Environmental issues ignored by hotel developers

HAVING viewed the front page of the Guernsey Press of August 20 [Grande Mare hotel plans hit by Planning delays], I waited in anticipation for Rob Batiste’s salvo the following Saturday. I wasn’t disappointed. I was, however, saddened that such attitudes exists. It would seem that Rob’s view is, if it is green then everything is fine. Rob needs to explain what he means by the following remark: ‘The island’s current devotion to fauna, insects and microlife is out of control’. Perhaps he could tell us what he means by ‘microlife’ and why the flora of the area was not mentioned in his piece? Has he looked at the issue and tried to understand what concerns conservationists? Rob assured us that LGM ‘when you get away from the coastline, is still stunning in terms of wildlife.’ Maybe he could detail the species that he is seeing? By the way, black swan, pheasant, feral greylag geese and mallard do not count. He also needs to explain how the ‘improvement’ of LGM equates with Guernsey having lost 98% of its unimproved and semi-improved grassland. LGM no longer holds nesting skylark or meadow pipit and the increased drainage has resulted in the loss of much of the flora and has had a severe affect on insect populations. When LGM was given the go-ahead, two wet meadows were set aside to appease the conservationists (a very small part of the whole). These are flora-rich and are classified as SSS (sites of special scientific interest). One of these fields has been left to deteriorate and at present coarser plants are smothering the species of orchid it holds. This field, with careful management, could be returned to its former glory. Westward Investments has applied for this field to be used to extend the golf course. The very lack of management by owners in the past is now being used as a lever to obtain planning permission. An area elsewhere has been earmarked to create a meadow using a scheme that totally ignores the fact that orchids have specific needs, including a symbiotic relationship with soil-borne fungus. This proposed scheme does not take into account these complexities and has absolutely no guarantee of success. Will Green’s article of the 20th made no mention of the environmental issues and basically gave developers a chance to attack the planning department yet again. Brian Singleton, of the Guernsey Building Trades Employers Association, made various comments, including, ‘The DPA has a responsibility to engage with developers in an efficient and timely manner’. Silly me, I hadn’t realised the planning department was there solely to aid builders and developers.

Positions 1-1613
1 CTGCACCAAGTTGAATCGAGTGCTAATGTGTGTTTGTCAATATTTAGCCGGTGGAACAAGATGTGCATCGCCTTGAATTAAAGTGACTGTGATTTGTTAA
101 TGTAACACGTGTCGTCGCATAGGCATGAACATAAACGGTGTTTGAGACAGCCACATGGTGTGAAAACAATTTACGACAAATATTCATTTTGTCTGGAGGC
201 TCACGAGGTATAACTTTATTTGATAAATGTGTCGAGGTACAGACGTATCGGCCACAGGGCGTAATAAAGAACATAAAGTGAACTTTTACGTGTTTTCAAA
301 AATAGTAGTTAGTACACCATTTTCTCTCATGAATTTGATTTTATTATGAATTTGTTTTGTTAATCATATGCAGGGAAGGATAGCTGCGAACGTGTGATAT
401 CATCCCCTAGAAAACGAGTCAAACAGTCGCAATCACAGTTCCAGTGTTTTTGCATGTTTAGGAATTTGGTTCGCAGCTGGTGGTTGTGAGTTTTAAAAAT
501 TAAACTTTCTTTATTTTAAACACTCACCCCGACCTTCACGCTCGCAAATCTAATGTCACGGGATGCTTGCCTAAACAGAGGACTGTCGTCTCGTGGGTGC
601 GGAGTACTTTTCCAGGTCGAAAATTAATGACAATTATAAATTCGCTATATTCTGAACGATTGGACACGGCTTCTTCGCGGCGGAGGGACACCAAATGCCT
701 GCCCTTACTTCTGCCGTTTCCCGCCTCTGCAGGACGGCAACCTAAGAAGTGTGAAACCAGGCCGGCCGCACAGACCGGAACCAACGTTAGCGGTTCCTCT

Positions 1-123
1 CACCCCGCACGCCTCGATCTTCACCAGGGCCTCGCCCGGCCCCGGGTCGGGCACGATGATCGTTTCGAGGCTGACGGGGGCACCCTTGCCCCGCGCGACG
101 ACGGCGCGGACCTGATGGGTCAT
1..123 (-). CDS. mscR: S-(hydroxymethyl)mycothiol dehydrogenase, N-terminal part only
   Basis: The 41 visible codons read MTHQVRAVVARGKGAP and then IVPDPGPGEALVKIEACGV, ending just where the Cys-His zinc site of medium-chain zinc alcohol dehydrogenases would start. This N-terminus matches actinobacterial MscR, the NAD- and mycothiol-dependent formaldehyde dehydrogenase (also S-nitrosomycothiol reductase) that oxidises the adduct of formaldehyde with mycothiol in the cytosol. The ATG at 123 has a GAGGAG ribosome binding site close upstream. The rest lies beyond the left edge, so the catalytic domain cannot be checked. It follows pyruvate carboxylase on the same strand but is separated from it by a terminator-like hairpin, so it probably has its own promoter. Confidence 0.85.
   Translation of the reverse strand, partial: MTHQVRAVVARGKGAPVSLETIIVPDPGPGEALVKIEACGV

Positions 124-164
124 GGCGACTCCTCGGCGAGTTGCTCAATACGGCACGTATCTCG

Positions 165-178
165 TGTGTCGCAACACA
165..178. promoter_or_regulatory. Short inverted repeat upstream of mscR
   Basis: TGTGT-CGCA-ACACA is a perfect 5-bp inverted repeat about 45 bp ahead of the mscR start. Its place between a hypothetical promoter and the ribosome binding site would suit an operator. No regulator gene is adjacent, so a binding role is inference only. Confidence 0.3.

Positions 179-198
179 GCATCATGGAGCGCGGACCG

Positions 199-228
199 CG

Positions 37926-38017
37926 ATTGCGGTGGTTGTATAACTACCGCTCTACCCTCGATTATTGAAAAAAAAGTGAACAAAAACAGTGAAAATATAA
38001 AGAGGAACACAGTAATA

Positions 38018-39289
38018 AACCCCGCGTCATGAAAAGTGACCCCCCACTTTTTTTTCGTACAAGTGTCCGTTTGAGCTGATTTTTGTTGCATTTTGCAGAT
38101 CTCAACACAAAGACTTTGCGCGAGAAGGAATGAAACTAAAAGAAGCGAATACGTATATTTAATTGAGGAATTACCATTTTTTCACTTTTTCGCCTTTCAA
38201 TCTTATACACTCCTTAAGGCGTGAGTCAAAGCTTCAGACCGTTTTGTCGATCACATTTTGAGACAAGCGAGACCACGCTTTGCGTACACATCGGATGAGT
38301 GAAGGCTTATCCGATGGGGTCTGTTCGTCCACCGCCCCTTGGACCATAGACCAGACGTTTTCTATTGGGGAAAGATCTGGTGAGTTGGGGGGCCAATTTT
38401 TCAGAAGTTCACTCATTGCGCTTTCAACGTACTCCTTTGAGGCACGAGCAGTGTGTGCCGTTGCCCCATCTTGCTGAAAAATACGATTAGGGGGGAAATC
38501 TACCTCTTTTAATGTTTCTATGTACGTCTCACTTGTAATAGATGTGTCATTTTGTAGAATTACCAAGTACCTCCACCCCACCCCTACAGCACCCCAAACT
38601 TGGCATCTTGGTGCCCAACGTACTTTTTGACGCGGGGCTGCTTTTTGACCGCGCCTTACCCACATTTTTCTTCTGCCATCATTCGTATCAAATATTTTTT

Right from the outset the developers have been keen to avoid the need for an Environmental Impact Assessment. If the proposed plans are approved as they are and a SSS is destroyed then the Strategy for Nature (which Planning has adopted) is dead in the water. The editorial in the GP of Monday 30 August once again shows the GP is supporting this project, there has been no attempt to explain the environmental concerns and the GP coverage appears far from neutral. I finish by saying it is heartening that Botswana has wildlife protection laws, Guernsey in contrast does not have any species or habitat protection laws. If only we had the ‘big five’.

TREVOR BOURGAIZE

trevor.bourgaize@gmail.com

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